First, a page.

Time and again in the New Testament, we read passages like this:
Titus 2:11-14 For the grace of God has appeared, bringing salvation for all people, 12 training us to renounce ungodliness and worldly passions, and lto live self-controlled, upright, and godly lives in the present age, 13 waiting for our blessed hope, the appearing of the glory of our great God and Savior Jesus Christ, 14 who gave himself for us to redeem us from all lawlessness and to purify for himself ta people for his own possession who are zealous for good works.
Does it remotely appear in this passage that law and grace are opposed to one another? No. Grace has appeared and is God’s instrument for bringing salvation to his people. Verse 14 says Christ redeemed us from all lawlessness and purified us for himself. God’s grace makes this possible.
God’s law is also active in making salvation happen, too. Here are two ways law plays a part in the giving of grace according to this passage.
1. Christ lived by the law and died by the law.
It is implied in the passage that without law, redemption by grace would be impossible. God’s law demonstrates his perfect righteousness and holiness, which Christ also demonstrated in his earthly life perfectly. The law is also what calls for the condemnation of sinners, which is the penalty Christ took upon himself on the cross. Plus the law commands that people love God and love their neighbor, which is what Christ did on the cross to the highest degree on both sides (for both God and neighbor).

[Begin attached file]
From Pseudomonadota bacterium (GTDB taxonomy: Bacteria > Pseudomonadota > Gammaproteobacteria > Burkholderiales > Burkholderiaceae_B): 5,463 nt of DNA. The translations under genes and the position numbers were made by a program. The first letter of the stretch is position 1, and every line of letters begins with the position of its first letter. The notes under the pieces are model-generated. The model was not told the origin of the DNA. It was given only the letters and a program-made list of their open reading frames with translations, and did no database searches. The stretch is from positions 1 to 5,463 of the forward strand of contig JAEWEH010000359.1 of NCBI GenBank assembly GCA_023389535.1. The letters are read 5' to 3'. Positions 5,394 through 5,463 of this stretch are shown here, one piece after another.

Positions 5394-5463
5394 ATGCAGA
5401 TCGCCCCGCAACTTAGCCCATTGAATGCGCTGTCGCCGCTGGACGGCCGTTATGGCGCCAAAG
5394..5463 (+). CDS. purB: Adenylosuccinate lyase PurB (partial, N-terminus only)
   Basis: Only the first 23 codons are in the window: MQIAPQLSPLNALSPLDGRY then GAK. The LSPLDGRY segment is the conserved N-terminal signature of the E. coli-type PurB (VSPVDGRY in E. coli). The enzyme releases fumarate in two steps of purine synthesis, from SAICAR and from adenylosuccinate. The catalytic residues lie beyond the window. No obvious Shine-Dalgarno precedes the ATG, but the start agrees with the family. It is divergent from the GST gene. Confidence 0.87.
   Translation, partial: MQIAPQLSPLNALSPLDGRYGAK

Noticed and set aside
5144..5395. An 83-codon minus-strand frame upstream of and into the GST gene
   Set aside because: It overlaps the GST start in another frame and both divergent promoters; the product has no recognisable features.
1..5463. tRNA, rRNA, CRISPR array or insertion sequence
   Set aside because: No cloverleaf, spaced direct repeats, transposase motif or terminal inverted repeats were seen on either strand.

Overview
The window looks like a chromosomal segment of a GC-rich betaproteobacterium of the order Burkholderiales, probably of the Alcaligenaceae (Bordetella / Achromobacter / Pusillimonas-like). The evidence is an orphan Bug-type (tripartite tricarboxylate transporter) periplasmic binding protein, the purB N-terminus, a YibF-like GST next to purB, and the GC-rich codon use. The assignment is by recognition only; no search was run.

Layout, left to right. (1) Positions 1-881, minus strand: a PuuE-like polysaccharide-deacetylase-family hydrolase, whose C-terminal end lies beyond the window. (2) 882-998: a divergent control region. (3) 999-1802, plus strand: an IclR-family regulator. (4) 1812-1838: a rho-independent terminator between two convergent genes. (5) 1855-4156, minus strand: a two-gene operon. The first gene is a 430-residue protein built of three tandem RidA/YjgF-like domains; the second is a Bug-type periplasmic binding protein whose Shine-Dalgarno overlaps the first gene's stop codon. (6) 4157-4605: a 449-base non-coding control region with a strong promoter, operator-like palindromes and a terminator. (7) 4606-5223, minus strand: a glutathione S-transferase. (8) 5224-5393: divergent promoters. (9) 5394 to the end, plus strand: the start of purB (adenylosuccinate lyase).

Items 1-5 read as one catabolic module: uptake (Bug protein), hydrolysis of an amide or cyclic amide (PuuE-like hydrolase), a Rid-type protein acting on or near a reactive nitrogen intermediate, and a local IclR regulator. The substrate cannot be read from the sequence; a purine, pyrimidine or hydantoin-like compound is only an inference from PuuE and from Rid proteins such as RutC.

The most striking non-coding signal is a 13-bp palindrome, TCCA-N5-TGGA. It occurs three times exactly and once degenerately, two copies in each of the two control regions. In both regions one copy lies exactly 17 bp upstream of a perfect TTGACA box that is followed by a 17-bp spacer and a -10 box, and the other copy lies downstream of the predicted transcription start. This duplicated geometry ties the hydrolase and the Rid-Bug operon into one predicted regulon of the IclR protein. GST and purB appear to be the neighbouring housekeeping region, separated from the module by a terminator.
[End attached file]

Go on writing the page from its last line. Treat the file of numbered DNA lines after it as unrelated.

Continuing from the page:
2. Grace trains saved people to keep the law.
Notice verse 12. Grace applied trains people to follow the dictates of the law (to live godly lives and renounce worldly passions, etc). People are not saved by God in order to live wicked, unfruitful, or meaningless lives. We are saved in order to be zealous for good works and that happens when we obey the law.
The law of God is true, right, beautiful, and an expression of God’s mercy, love, and character. People can’t keep the law because they are bound in sin. But this does not make the law bad. The problem lies with sinful people.
So Christ keeps the law and dies on the cross in order to provide grace and salvation to people unable to keep the law. This grace is also an expression of God’s mercy, love, and character. But grace does not nullify law.
Bottom line: When people are saved and justified by the grace of Christ, it should be their highest desire to obey the law. Obedience is the fruit of grace.
1 John 3:24 Whoever keeps his commandments abides in God, and God in him. And by this we know that he abides in us, by the Spirit whom he has given us.
When a police officer pulls you over for speeding, he might give you grace and let you off with a warning. But his grace does not nullify the law. He still wants you to slow down, even though you have received grace and have not been condemned for your transgression.
New Testament Christians saved fully and only by the grace of God through Christ’s finished work on the cross need to seek obedience to the law in their daily lives, every single moment. It is never right to commit adultery, steal, or lie, even for people who are justified by grace.